One of the greatest of English actors, described as a ‘turbulent genius’ (EB), Edmund Kean was born in March 1787 (or 1789) in London, the bastard son of a sometime actress named Ann Carey and Edmund Kean, a disturbed young actor who committed suicide at the age of 22 and is noticed in the BDA. His uncle was Moses Kean (d. 1793), also an actor noticed in the BDA. Supposedly young Edmund began his theatrical career playing Cupid in a production of “Cymon” at Drury Lane on 31 December 1791, and the Master Kean who is listed in the Drury Lane playbill for Robin in “The Merry Wives of Windsor” on 8 June 1796 was undoubtedly Edmund. After some schooling in London and lessons in elocution from his uncle Moses, he was seen again at Drury Lane as Prince Arthur to the King John of J. P. Kemble and the Constance of Mrs Siddons in May 1801. Kean was regularly running off, sometimes to play at the fairs and in the provinces, advertised as Master Carey. He made his first appearance at the Haymarket on 9 June 1806 as Ganem in “The Mountaineers”. But he continued to play in country towns. In July 1808 in Stroud he married Mary Chambers, an actress nine years his junior. Their son Charles John Kean (q.v.) was born in Waterford in 1811.
Finally, his great early triumph came on 26 January 1814, when at Drury Lane he brought forward a gripping portrayal of Shylock (G0354), a performance that indicated his intense and fiery style of acting would outmode the more measured and classical style of Kemble. Specializing in stage villains, notably Richard III (G0345, G0346, G0348, G0352, G0353), Iago, Macbeth and later Sir Giles Overreach in “A New Way to Pay Old debts” (G0351, G0355), Kean clearly was the premier actor of his day. His performances of Othello (G0347), King Lear and Hamlet were also estimable. Watching Kean act Shakespeare, in the famous words of Coleridge, was having the Bard revealed ‘by flashes of lightning.’ But his offstage demon – drink – and his passionate and turbulent personality often rendered him ineffective and drew hostile responses from the press and public both in England and America. His reputation was considerably sullied when he was sued for adultery and criminal conversation by Alderman Robert Cox in the mid-1820s because of Kean’s relationship with Mrs Cox.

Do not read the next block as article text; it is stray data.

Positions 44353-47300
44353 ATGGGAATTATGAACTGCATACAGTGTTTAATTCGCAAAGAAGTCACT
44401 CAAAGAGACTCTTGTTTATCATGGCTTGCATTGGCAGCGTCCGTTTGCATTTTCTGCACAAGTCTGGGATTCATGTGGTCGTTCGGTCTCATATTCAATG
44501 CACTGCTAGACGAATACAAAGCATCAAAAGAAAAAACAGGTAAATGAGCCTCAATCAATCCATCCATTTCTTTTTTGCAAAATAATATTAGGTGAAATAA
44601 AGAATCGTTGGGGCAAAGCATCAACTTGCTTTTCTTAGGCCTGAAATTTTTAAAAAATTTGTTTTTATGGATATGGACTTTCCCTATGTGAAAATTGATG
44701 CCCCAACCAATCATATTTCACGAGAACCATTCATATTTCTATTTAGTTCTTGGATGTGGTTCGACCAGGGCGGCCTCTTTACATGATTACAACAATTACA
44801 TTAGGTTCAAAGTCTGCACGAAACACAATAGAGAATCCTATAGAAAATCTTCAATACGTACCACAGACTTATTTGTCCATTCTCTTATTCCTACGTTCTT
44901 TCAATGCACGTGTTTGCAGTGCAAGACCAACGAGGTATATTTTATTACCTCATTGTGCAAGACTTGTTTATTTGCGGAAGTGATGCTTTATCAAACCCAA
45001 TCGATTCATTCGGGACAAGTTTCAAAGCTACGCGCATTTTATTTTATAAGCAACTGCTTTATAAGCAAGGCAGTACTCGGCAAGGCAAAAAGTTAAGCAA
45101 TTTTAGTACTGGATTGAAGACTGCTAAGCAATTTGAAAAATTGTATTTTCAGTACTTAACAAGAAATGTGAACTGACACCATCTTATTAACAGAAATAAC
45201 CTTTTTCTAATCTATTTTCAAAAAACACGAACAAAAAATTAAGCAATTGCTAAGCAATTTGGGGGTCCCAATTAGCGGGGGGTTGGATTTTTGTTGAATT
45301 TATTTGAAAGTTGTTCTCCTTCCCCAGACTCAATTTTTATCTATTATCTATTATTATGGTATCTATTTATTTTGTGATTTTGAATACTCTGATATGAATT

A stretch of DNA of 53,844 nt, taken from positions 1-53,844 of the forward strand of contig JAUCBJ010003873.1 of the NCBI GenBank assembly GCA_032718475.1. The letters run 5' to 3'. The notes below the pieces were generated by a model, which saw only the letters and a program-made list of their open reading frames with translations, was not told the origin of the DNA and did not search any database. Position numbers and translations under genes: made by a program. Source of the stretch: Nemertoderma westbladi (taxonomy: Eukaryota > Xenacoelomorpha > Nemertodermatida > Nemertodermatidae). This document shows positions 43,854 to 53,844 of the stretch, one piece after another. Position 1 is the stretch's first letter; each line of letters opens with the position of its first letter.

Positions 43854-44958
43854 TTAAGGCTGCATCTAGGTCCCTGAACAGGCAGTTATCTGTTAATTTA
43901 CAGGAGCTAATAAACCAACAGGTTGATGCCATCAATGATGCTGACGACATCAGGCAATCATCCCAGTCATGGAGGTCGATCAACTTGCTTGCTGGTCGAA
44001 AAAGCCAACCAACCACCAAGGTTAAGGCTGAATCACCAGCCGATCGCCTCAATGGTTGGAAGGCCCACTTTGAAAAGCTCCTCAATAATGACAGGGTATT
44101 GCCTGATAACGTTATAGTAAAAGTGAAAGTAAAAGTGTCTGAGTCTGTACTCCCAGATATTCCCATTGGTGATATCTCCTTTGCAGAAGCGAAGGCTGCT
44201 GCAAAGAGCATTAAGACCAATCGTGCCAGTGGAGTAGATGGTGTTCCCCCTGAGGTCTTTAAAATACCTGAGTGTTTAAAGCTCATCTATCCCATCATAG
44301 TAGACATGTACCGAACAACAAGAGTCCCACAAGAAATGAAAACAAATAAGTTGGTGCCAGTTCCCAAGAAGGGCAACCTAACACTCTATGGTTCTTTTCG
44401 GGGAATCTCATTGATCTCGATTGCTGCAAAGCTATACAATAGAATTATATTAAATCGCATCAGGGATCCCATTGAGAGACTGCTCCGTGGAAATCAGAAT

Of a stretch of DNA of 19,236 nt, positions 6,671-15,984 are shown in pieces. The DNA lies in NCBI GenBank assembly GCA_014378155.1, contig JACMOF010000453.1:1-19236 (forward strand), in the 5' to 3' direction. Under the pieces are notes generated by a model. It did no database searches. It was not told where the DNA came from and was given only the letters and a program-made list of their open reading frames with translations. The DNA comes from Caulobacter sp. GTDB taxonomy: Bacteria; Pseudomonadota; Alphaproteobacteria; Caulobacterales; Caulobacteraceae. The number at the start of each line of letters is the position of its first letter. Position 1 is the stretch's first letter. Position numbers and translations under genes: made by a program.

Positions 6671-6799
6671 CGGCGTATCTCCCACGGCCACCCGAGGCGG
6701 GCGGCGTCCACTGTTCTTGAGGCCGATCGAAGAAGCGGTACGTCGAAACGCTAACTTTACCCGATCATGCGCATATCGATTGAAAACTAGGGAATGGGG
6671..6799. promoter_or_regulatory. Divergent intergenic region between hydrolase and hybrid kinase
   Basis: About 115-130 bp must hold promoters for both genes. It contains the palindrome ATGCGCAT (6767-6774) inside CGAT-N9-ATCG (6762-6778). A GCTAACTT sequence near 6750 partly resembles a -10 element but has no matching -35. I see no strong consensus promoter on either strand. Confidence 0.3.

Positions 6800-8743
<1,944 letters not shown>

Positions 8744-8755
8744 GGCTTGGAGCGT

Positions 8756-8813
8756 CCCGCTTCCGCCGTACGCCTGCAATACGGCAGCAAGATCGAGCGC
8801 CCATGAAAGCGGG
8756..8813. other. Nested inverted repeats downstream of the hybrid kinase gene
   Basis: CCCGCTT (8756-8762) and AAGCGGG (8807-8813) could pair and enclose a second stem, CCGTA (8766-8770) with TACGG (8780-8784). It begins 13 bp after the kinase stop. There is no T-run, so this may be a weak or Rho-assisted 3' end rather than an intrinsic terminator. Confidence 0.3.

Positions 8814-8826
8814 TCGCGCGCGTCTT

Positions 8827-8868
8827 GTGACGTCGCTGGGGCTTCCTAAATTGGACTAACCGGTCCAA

Kean squandered his substantial earnings as an actor (some £10,000 a year) in debauchery as he slowly but surely was committing suicide by drinking. At Covent Garden on 25 March 1833 he acted Othello to his son’s Iago and collapsed during the performance. Several months later he died, on 15 May, at his home in Richmond, Surrey. He was buried in Poet’s Corner, Westminster Abbey, near Garrick. A number of books have been written on Kean, among them “The Flash of Lightning, a Portrait of Edmund Kean”, by Giles Playfair (1983) and “Edmund Kean”, by Harold Newcomb Hillebrand (1934).